7 7 Auxiliary or main verb Note that have and be are not always auxiliaries: 1.I have seen this film. 2.I have fifteen apples. 3.I had visited my grandparents. 4.I had several different options.  in 1 and 3 have is the perfect auxiliary.  In 2 and 4 have is a main verb.

8 8 Auxiliary or main verb 1.He is walking very fast. 2.He is a nice young gentleman. 3.They were at the restaurant yesterday. 4.They have been doing homework for two weeks.  In 1 and 4 be is an auxiliary.  In 2 and 3 be is used as a main verb. This is also called copula be.

9 9 Complement Options (Subcategorization) Now that we have covered modals and auxiliaries, let’s look at main verbs and some of their properties. Consider the following data: The child hit his friend. *The child hit. The man died. *The man died the bird. We ate lunch. We ate. =>It seems that verbs have specific complement requirements (a complement can be required, banned or optional). =>This property of verbs is called subcategorization.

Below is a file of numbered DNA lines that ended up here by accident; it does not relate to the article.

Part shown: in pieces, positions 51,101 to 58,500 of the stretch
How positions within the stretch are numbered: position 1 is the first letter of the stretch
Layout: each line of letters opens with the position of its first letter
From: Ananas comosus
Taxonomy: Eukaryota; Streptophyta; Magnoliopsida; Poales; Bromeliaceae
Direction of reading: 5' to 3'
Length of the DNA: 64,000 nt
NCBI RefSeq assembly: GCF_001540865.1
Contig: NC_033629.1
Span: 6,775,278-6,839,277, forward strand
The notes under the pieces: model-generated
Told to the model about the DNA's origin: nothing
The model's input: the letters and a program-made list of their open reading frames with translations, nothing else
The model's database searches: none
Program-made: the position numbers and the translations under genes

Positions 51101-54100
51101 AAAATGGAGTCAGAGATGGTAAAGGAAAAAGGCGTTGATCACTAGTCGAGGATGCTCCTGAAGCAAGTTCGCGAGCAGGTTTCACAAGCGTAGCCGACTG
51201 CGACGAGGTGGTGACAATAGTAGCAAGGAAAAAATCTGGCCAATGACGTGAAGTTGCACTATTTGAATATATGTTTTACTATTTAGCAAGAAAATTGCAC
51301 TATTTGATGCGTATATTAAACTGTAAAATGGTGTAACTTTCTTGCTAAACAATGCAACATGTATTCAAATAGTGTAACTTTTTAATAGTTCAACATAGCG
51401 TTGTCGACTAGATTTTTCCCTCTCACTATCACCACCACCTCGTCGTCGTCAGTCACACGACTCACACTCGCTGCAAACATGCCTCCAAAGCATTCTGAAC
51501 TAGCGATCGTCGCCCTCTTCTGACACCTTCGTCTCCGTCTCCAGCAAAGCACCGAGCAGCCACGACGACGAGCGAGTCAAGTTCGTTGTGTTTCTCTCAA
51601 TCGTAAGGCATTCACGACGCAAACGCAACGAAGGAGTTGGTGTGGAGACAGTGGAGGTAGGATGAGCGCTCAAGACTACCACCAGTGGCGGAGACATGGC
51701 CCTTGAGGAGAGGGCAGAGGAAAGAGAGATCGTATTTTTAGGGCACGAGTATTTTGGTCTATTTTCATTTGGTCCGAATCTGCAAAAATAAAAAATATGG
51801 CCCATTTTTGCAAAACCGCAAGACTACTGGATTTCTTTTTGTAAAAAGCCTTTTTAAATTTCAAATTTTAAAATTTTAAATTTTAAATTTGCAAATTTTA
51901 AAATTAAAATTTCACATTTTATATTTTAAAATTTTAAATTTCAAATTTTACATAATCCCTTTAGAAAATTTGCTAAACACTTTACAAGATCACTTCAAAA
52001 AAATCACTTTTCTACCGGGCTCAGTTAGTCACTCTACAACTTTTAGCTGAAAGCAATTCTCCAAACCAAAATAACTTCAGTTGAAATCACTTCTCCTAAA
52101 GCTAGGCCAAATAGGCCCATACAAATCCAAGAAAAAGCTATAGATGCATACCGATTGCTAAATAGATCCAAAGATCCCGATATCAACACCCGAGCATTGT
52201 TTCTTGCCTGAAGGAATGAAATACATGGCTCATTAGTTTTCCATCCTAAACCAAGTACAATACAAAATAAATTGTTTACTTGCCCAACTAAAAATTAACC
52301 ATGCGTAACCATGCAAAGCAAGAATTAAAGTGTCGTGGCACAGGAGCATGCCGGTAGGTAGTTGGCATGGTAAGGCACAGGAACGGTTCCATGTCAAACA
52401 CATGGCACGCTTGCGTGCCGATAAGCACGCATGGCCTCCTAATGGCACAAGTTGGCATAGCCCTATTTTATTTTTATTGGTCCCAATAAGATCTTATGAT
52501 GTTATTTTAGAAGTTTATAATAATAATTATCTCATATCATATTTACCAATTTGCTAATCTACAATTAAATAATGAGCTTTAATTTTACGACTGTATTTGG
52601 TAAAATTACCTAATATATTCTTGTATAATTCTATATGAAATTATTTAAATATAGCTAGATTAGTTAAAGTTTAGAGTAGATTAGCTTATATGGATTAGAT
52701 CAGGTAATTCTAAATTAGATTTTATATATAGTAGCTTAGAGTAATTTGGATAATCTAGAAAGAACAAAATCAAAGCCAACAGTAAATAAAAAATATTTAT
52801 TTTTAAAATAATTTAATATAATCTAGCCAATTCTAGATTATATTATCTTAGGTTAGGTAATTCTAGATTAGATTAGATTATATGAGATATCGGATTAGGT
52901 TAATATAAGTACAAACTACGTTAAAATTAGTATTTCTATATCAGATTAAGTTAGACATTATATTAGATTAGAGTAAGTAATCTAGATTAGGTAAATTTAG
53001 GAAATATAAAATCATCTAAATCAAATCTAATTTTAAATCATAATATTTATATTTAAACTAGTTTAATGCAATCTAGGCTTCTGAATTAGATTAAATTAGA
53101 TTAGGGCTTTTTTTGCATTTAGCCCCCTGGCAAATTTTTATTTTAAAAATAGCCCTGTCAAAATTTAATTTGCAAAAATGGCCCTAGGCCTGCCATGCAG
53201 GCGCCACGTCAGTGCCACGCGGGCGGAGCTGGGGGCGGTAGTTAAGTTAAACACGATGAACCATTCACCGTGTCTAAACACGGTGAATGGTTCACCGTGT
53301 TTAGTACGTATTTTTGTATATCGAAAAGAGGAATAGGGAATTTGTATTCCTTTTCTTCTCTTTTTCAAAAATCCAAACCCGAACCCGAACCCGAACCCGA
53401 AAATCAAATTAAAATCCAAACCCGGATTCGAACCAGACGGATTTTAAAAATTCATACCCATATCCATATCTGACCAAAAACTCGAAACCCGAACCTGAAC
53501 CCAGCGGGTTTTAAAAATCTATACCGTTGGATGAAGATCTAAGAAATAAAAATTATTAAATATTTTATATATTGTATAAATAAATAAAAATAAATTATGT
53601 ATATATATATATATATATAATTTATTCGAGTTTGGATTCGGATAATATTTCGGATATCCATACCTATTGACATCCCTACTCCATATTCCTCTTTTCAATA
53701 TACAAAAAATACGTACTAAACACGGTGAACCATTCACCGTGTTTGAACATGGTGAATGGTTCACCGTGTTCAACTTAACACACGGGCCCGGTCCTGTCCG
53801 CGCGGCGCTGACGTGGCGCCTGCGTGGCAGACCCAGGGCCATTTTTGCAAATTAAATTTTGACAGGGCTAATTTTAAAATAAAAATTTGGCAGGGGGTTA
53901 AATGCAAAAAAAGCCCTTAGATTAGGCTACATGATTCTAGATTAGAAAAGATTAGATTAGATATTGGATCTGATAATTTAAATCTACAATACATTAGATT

10 10 Complement Options (Subcategorization) Information about the complements permitted by a particular head is stored in the lexicon. E.g. of a lexical entry: devour: category V phonological representation: /dəvawər/ meaning: eat hungrily complement: NP  Since devour belongs to the subcategory of verbs that require an NP complement, we can predict that it will be ungrammatical without a complement. This prediction is borne out: *The student devoured. vs. The student devoured the food.

11 11 Complement Options (Subcategorization) table 5.5, p. 143

12 12 Complement Options (Subcategorization) Note that a word can belong to more than one subcategory. For example the verb eat can occur either with or without an NP complement. E.g. We ate lunch. We ate.

13 13 Complement Options (Subcategorization) Consider the following data. What can you say about the verb put ? 1.John put the book on the table. 2.*John put. 3.*John put the book. 4.*John put on the table.  put is ungrammatical without a compliment  put is ungrammatical with only an NP compliment.  put is ungrammatical with only a PP complement. Therefore put requires both an NP and a PP complement to be merged.

14 14 John put the book on the table. Let’s try to draw a tree for…

15 15 XP (Specifier)X’ X(Complement) Head We know from X’ schema that the complement is merged at the X’ level, as a sister to the head. How to analyse verbs with two complements X’ so far has allowed us a slot for only one complement. However, we will assume that for verbs like put we can have tertiary branching in order to accommodate for the two complements.